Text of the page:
Does rejecting reductionism absolutely imply that you accept the existence of emergent properties? Or is there an alternative explanation to emergent properties? By reductionism, I mean the belief that physics explain all of chemistry and all of chemistry explain biology. If somethings in biology cannot be explained by chemistry, can it be explained using emergent properties?

So basically are there other things than emergence that explains why biology cannot be reduced to chemistry, or chemistry to physics?

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    The simplest alternative option is intractability, reduction is too complex for us to perform, now or even ever. A stronger alternative is what Gillett calls machresis, see his Reduction and Emergence in Philosophy and Science. There are no emergent properties but there are emergent laws, additional constraints on functioning of elements inside composites that are not derivable from their properties combined with interaction laws outside of composites.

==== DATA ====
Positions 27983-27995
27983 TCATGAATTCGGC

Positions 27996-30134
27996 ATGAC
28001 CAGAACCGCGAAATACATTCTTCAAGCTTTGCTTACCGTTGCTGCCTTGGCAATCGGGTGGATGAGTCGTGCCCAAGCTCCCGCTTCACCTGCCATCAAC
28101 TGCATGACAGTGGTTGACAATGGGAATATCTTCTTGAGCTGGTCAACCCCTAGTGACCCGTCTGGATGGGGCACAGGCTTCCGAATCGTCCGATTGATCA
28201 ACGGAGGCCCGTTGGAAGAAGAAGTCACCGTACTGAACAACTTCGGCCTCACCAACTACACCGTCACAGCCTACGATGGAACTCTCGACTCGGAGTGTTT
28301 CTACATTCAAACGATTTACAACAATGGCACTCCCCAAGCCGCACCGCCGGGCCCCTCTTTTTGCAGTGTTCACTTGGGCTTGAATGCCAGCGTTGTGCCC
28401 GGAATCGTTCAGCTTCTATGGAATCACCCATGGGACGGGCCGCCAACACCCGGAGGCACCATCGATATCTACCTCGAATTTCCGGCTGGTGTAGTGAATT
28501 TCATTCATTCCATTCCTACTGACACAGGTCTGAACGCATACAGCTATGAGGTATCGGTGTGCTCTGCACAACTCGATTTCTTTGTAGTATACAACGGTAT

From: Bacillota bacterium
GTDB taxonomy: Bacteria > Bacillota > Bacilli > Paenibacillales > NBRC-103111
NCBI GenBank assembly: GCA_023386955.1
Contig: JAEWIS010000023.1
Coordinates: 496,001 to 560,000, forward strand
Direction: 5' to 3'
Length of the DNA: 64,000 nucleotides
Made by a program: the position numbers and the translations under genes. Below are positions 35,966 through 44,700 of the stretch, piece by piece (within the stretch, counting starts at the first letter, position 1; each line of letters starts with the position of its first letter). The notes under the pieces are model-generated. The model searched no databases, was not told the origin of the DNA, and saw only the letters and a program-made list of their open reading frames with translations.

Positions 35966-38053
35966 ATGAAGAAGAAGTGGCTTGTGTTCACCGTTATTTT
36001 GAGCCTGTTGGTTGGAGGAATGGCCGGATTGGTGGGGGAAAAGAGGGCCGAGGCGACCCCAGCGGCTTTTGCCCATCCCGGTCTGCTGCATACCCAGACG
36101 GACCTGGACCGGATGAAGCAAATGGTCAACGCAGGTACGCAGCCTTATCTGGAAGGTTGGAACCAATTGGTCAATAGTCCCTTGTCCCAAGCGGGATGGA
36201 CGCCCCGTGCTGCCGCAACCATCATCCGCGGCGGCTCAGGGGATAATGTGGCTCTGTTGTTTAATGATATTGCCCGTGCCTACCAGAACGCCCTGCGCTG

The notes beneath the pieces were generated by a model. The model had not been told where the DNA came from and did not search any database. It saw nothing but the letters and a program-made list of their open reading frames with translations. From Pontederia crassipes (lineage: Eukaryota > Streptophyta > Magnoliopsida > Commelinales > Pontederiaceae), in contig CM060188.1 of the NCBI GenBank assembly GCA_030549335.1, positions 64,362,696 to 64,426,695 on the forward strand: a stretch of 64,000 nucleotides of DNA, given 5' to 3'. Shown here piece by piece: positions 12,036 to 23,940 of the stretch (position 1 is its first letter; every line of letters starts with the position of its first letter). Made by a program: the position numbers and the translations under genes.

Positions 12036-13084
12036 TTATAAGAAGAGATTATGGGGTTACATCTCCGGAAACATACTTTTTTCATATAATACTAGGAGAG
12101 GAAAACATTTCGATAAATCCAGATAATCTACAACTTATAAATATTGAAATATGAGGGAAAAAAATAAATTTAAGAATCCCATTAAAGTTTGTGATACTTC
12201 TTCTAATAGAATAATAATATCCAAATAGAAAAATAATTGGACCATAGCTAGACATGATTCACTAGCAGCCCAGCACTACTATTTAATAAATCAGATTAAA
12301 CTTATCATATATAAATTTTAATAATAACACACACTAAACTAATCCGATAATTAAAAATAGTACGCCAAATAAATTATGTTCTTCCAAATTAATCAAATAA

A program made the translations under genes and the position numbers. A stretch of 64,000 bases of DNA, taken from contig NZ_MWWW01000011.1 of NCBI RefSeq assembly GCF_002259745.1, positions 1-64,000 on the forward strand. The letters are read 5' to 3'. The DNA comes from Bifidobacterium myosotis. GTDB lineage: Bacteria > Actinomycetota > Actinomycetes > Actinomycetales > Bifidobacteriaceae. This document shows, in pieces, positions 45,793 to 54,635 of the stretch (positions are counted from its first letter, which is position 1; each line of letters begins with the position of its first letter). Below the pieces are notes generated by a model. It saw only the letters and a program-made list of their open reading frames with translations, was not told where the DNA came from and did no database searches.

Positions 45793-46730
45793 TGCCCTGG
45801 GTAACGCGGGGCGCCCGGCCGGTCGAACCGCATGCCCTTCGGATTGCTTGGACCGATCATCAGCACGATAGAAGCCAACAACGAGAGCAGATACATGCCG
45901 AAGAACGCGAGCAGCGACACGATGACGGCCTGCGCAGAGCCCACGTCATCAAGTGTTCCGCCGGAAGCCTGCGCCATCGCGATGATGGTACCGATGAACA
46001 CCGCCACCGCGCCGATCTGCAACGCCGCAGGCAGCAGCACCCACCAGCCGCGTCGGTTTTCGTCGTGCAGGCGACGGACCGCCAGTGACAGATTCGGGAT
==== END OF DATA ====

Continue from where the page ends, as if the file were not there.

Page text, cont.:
– Conifold
    Dec 16, 2021 at 8:02

1 Answer 1


Not necessarily.

Substance dualism (interactionism) is a second possibility which does not accept emergentism.

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